Essentially you point it at a remote source directory and a local directory and it'll make the local directory reflect the remote one exactly in an amazingly fast manner. It is able to do this by only sending the changes to files across, and even then it compresses those changes so downloads are super-quick.
This means it's an excellent tool for updating the contents of remote web servers.
Now in a standard linux way, rsync is incredibly flexible and Google searches give you tons of seriously complicated stuff on it, most of which can be ignored if you just want to sync folders. For instance most tutorials include how to set up the rsync deamon, and how to make that secure.
In fact you don't need to do this at all (though I'm sure it's really useful in some circumstances), you can simply run rsync directly. It'll log in using ssh, so make sure you have a ssh user set up.
The best way to use rsync is to perform a PULL from your remote server..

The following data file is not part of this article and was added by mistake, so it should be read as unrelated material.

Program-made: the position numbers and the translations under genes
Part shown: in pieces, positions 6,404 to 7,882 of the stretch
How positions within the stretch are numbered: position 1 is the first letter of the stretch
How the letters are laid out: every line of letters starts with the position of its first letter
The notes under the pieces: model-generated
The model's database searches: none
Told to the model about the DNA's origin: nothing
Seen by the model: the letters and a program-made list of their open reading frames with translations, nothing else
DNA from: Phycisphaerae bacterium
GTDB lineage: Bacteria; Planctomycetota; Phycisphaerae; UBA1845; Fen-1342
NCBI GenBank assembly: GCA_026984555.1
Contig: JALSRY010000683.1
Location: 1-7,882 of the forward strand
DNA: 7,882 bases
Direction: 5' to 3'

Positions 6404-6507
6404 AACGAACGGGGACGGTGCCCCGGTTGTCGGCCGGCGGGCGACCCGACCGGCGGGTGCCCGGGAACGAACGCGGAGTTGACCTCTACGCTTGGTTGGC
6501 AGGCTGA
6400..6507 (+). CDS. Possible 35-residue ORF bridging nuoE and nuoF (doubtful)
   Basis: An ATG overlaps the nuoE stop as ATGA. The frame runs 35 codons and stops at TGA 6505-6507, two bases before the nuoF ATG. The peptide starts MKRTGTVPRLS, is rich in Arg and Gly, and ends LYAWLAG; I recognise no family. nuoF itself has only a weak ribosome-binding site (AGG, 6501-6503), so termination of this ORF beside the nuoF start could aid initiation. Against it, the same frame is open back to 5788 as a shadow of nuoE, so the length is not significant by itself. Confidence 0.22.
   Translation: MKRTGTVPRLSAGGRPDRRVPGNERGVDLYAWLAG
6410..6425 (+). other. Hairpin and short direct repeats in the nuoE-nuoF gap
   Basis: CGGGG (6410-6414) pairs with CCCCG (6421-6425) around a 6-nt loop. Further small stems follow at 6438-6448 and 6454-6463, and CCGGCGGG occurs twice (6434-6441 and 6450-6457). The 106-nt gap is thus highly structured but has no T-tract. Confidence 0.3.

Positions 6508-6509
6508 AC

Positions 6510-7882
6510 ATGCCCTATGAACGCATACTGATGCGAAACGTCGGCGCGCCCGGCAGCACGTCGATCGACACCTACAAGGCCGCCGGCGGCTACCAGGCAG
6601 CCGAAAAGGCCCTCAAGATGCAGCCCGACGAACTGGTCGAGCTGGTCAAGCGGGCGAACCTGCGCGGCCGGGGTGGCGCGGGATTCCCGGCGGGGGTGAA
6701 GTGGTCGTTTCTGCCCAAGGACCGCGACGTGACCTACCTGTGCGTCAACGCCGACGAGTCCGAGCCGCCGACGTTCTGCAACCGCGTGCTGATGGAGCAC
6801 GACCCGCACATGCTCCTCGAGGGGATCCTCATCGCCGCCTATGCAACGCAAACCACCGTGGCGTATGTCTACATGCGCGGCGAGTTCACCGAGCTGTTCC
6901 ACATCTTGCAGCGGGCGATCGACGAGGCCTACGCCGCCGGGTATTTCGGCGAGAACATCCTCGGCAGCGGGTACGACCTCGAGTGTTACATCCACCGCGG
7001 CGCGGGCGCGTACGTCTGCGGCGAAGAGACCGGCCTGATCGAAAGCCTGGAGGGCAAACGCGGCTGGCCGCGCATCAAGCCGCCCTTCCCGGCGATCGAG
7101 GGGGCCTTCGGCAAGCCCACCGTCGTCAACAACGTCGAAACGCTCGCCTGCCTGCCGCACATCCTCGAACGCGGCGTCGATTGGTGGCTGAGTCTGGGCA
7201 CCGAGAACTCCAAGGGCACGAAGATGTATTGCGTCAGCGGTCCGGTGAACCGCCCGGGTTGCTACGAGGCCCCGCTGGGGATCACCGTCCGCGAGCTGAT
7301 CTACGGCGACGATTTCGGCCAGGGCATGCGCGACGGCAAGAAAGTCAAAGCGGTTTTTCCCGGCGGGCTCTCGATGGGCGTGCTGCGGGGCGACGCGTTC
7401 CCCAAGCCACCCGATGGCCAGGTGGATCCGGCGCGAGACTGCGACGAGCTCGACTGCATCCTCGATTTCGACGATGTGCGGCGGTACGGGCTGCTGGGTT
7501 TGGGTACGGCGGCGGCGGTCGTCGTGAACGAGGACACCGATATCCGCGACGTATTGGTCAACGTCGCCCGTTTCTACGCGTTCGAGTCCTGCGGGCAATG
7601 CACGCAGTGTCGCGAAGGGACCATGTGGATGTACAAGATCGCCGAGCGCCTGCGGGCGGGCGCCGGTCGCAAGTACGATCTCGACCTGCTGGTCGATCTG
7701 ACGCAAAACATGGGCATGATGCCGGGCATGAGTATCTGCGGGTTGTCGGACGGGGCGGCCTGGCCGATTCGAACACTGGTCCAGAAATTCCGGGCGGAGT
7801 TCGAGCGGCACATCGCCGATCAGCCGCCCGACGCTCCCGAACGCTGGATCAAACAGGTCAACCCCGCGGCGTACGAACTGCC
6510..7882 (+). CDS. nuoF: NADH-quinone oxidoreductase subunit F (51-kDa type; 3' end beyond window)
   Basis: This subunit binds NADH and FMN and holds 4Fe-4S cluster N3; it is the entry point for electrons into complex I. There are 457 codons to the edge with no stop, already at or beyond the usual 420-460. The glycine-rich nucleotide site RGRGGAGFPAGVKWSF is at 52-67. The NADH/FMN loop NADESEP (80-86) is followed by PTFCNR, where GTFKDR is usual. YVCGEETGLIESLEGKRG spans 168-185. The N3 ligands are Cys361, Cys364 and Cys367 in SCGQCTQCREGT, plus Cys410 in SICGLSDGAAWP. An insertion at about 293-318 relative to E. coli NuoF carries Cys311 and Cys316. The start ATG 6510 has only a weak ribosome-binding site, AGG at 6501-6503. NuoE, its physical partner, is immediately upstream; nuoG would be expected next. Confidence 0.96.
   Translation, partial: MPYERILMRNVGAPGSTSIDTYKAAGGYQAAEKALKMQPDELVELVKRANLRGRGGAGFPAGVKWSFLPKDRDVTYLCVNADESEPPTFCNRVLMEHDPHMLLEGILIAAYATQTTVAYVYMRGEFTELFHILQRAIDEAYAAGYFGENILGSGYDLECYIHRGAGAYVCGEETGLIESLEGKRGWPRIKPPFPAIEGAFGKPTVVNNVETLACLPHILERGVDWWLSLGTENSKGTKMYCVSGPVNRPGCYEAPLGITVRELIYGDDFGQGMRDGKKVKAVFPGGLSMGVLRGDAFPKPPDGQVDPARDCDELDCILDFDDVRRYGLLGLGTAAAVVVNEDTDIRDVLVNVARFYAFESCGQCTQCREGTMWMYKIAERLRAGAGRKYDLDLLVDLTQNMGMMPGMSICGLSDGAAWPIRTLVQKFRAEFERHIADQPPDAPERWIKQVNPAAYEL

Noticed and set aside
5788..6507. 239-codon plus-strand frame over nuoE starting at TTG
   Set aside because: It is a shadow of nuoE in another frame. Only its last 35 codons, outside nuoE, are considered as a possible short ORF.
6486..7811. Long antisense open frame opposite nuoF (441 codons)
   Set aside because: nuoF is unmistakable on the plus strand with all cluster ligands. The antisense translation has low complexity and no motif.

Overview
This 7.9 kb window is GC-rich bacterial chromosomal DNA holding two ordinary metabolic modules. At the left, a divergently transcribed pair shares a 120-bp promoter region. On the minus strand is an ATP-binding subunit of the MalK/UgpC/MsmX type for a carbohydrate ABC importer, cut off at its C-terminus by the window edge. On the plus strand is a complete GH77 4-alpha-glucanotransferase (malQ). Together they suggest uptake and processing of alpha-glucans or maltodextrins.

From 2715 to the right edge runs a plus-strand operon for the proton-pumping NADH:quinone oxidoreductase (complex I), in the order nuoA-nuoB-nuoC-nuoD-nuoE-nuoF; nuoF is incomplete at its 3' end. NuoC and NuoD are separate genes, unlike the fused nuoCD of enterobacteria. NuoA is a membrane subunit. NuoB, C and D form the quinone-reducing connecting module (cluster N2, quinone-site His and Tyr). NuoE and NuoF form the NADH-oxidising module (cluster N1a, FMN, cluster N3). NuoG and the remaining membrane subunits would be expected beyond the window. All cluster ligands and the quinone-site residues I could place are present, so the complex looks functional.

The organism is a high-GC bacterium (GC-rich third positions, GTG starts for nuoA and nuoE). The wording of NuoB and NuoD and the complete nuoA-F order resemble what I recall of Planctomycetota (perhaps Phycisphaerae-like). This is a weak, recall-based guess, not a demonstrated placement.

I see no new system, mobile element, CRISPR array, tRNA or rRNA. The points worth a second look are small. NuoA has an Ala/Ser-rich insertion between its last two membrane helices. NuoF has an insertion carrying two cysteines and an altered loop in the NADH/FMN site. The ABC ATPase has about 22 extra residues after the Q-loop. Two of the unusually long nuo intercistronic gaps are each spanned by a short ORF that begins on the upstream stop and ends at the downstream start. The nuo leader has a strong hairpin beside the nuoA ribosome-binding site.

- ssh to your remote server
- run rsync pointing it at the machine holding the data to sync
Log into the remote machine (e.g. the web server) and type:
rsync -avz --exclude '.svn/*' -v --delete firstname.lastname@example.org:path-on-example-server/ /path-on-this-server/
This command connects to example.com as the user 'user' and will sync the folder path-on-this-server with the path-on-example server on example.com. --delete means delete any files on this server that are not on the one we're syncing with. --exclude '.svn/*' will ensure that any svn folders are not copied. This is really handy.